I didn’t start this summer thinking I was going to Yemen, that I would need to actively defend the Employee Free Choice Act, or that I would get so fed up as to wash my hands of any remnant of No Child Left Behind at all. I did know that I was going to spend the summer connecting members with each other and our national affiliates. I knew I was going to make our ambitious professional development goals a reality. I knew I was going to spend time building our union’s ability to endorse and campaign for key state house seats, Al Franken, and Barack Obama.
As full as that plate is for the summer, I think the St. Paul Federation of Teachers has just begun to uncover our potential to answer that question collectively.
Tomorrow, Amber Prentice and I are going to lead the official Yemeni teacher’s union (GUTEP) through a series of exercises that evolve from “What are some common concerns facing your teachers?” through “How can this professional development class help your union?” We hope we have set up the time to be transformative and to bring them a perspective on union work we have been told that they’ve never had. In essence, we are asking them to name what they would do if they knew they would not fail.
Professional development is a union’s work and it is impossible for us to fail at it. We have the talent, the tenacity, and the collective strength within our ranks to set up powerful learning communities because a union already is a professional learning community.
Which leads me to ask the members of SPFT, what else would we do if we knew we would not fail?
I’m looking forward to hearing your answers.
Wednesday, August 6, 2008
- You attend professional development and get excited about new ideas despite persistently large class sizes.
- You are eager to share ideas with your colleagues despite a demoralizing lack of safe and healthy buildings.
- You are eager to learn new ideas from your colleagues despite crippling financial shortages in education.
- You are not afraid of accountability despite administrative favoritism, student threats, and parental influence.
- You belong to your union and you look for ways that you can work as a union member to improve your working conditions and student learning conditions.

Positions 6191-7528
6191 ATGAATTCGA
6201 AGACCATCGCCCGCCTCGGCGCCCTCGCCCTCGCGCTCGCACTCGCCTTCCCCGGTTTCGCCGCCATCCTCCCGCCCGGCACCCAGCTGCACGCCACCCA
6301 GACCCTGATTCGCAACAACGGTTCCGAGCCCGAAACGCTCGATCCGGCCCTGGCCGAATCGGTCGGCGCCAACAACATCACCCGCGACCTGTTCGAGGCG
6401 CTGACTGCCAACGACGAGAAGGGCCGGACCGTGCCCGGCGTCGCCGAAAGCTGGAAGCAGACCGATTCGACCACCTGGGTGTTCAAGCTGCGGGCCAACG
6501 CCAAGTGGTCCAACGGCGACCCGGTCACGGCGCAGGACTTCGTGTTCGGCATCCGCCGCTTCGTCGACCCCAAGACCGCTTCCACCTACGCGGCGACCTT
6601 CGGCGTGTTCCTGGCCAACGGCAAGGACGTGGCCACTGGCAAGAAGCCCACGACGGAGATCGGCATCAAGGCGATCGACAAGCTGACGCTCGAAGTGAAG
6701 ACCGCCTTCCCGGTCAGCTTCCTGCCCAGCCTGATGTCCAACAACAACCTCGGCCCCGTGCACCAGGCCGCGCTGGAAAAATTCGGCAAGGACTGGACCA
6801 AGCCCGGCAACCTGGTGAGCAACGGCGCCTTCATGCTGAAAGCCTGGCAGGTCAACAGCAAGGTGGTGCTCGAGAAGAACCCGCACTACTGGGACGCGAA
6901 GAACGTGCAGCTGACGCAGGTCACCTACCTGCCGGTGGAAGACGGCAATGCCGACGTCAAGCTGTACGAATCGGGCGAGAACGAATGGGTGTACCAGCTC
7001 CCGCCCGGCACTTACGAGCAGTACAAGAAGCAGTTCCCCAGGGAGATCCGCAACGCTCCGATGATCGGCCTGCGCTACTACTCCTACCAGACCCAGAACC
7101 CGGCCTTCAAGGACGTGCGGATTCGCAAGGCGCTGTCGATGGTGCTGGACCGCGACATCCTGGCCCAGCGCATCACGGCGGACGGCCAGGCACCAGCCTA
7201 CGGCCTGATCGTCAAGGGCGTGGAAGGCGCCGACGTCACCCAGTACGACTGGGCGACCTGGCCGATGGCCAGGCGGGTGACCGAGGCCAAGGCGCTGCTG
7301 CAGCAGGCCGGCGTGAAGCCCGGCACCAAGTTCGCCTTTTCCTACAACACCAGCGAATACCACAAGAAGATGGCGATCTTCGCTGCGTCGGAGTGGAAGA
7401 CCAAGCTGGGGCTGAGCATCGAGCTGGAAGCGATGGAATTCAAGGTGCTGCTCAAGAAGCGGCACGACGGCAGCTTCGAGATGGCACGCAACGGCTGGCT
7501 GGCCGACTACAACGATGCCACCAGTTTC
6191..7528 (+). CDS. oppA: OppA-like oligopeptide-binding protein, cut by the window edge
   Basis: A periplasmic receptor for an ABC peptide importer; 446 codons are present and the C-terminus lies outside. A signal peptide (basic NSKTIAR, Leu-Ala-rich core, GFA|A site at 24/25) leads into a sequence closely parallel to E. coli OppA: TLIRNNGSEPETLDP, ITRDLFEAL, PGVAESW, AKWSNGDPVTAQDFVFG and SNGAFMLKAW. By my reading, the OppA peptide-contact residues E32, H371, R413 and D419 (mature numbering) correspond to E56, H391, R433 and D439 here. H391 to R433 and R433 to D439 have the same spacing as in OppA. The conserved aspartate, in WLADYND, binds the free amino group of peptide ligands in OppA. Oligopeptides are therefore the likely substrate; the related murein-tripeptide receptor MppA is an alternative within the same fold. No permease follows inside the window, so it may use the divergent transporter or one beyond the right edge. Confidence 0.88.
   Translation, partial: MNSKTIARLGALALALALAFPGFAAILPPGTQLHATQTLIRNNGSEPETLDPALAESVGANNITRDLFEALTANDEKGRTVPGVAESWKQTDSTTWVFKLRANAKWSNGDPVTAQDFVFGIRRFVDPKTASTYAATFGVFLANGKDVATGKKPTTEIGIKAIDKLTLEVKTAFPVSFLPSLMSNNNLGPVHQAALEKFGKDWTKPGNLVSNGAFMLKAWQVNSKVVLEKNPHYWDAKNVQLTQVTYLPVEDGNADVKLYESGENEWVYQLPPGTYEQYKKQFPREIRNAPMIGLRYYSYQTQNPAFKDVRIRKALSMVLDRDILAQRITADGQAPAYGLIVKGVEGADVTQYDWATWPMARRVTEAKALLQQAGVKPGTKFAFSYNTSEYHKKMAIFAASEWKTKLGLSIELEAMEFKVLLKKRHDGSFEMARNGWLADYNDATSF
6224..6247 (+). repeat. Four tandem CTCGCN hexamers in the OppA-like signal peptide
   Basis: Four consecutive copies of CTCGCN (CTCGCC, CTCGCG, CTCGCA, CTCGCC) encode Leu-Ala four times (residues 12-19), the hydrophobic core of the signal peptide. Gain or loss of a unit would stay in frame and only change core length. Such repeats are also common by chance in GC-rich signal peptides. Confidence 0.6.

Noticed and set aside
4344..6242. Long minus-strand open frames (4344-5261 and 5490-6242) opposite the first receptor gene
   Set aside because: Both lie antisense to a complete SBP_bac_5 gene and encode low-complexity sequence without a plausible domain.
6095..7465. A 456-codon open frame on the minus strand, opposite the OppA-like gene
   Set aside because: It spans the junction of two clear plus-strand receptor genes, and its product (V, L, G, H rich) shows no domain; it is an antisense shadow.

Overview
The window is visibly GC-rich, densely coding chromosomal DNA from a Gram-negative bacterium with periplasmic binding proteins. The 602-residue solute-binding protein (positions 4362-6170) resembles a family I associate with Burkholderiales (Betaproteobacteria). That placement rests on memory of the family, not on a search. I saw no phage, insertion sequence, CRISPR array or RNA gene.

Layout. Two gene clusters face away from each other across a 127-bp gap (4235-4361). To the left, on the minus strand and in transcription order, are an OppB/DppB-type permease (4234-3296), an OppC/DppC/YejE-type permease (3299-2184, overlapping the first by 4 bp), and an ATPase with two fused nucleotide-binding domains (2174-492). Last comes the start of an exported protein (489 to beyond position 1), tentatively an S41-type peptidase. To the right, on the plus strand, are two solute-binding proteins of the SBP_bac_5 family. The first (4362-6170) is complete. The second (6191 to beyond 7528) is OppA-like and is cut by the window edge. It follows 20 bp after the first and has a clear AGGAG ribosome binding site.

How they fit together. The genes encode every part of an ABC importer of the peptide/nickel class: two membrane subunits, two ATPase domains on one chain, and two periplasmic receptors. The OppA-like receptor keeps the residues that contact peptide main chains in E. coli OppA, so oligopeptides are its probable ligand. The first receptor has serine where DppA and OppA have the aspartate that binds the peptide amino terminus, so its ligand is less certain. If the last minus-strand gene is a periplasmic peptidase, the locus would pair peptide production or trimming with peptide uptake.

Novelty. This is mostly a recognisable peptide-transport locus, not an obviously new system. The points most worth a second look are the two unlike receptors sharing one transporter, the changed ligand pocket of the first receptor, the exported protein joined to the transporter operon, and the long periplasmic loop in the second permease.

- You have entered the profession to make a difference to your community and the future of your country or as a way of giving back for what opportunities your community or country gave you.
That is what leads good people to say things like “We'll have to do more faster,” as an apology for the gains that students of St. Paul Public Schools made as not being large enough. Just as an FYI, we’ll be doing more faster with less money. We’ll be doing more faster with fewer educational assistants. We’ll be doing more faster with fewer social workers. We’ll be doing more faster with some of the lowest morale these buildings have ever seen.
Our students will be doing more faster with less physical education, less music, and less art. Our students will be doing more faster with fewer properly licensed library media specialists and less library time. Our students will be doing more faster with fewer enrichment opportunities.
Designing a measurement system with 16 ways to fail and only one to succeed, with an artificially chosen end date, with mandatory implementation but optional and capricious funding is malpractice. We need to recognize this is a measurement system that was designed to kill public education.
Admitting anything else is educational Stockholm Syndrome.
Don’t forget to put “red cape” on your school supply list. Last time I saw someone do this much more faster he was battling Lex Luthor.
Tuesday, August 5, 2008
While their study measurement is still intensively test-based, their rationale is student based. Test a student at the beginning of the year and test them at the end of the year. The end of the year measurement is then used to determine how well that school year went. When the student returns the next fall, the beginning of the school year test will be used to measure student learning over the summer or flag any student loss of learning over the summer so it can be corrected as soon as possible. This could be powerful information to a teacher just starting with the student in organizing group work, individualized instruction, and enrichment opportunities.
The test scores published today don't deserve the word adequate. Unless you like to punish people, then I suppose it is adequate.
Monday, August 4, 2008
As it often does, this perspective made me very hopeful, in this case for the future of Yemen.